in or “ to zoom out. To position (pan) your image, click and hold the
mouse button on the Pan icon and drag in the preview window until you
see what you want.


Selection Slice Pan
tool tool tool
Preview
(click here to see
Grid Erase a preview of this sliced
tool tool image in a browser window)




Figure 18-14:
Slicin™ dice
with the
Image
Slicer.




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3. Click either the Slice tool or the Grid tool.
The Grid tool divides your image by using a grid of evenly spaced lines.
You can adjust the lines and their positions afterward. The Slice tool,
although tricky to control, enables you to slice wherever you like.
4. Slice your image.
If you use the Grid tool, click anywhere on the image. In the Grid Size
dialog box that appears, enter values for the number of rows and
columns in your grid.
If you use the Slice tool, click where you want the center of your cut to
be and drag either horizontally or vertically; the Slice tool creates a hori-
zontal or vertical cut that expands in both directions from where you
originally clicked. You don™t need to drag entirely across the image; the
line automatically extends to the image edge or to the next line it
encounters.
Note that you can use both the Slice tool and the Grid tool to provide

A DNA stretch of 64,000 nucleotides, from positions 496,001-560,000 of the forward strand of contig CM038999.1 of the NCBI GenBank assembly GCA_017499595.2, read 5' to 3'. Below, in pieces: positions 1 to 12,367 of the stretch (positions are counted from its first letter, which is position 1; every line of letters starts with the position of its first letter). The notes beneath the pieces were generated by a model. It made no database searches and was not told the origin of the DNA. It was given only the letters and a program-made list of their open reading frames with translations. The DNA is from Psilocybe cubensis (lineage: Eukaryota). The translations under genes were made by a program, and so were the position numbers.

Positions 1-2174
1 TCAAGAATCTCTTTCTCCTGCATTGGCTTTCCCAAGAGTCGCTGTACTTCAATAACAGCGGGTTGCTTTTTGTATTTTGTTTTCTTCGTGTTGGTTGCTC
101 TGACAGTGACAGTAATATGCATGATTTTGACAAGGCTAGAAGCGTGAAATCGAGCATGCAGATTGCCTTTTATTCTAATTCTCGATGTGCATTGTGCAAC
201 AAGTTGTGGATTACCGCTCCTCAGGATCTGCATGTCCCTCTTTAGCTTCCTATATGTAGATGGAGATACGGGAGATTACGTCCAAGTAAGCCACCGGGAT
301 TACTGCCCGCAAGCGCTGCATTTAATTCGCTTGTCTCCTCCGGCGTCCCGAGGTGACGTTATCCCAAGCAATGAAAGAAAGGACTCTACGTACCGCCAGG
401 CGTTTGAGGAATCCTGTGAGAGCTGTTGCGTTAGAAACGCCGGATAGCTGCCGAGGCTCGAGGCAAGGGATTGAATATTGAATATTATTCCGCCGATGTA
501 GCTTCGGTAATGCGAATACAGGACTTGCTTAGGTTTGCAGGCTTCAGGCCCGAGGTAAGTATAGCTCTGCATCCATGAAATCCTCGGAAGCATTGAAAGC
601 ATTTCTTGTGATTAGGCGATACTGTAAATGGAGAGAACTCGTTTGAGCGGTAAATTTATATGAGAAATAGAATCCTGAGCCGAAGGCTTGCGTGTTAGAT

extremely fine control; for example, you can create a grid of boxes and
then subdivide each of those boxes with the Slice tool.
5. Use the Delete tool to remove any extra lines.
Click the Delete tool in the Tools area and click lines you don™t want.
6. Use the Arrow tool to drag any lines that need moving.

If your image has any solid white cells, you can improve the Web page™s
downloading speed by not placing an image in that cell. Using the Arrow tool,
click the cell and then uncheck the Include Cell in Table check box. This trick
also works for other solid-color areas, but you have to edit the resulting
HTML file to set the background color to match the image color.

At this point, you™re ready to enter the hyperlink (Web address) information
that describes what Web page appears when the person viewing your page
clicks a cell (see the following section).



Entering links
After you have created your hot spot areas or cells, the next step is to enter
the Web address that you want each hot spot or cell to link to when someone
clicks it on the Web. Follow these steps:

1. Choose the Arrow tool (in the Tools area) and click a hot spot or cell.
2. Enter the URL (address of the Web page) you want to link to in the
URL text box.
If you intend for the page to appear in a named frame of the current
page, enter the frame name in the Target area.

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3. Enter a text description of that new page in the Alt Text text box.
4. Select where you want the new page to open on the Target menu.
If you want the page to open in the same browser window, you can leave
this area blank. Otherwise, you can force the user™s browser to display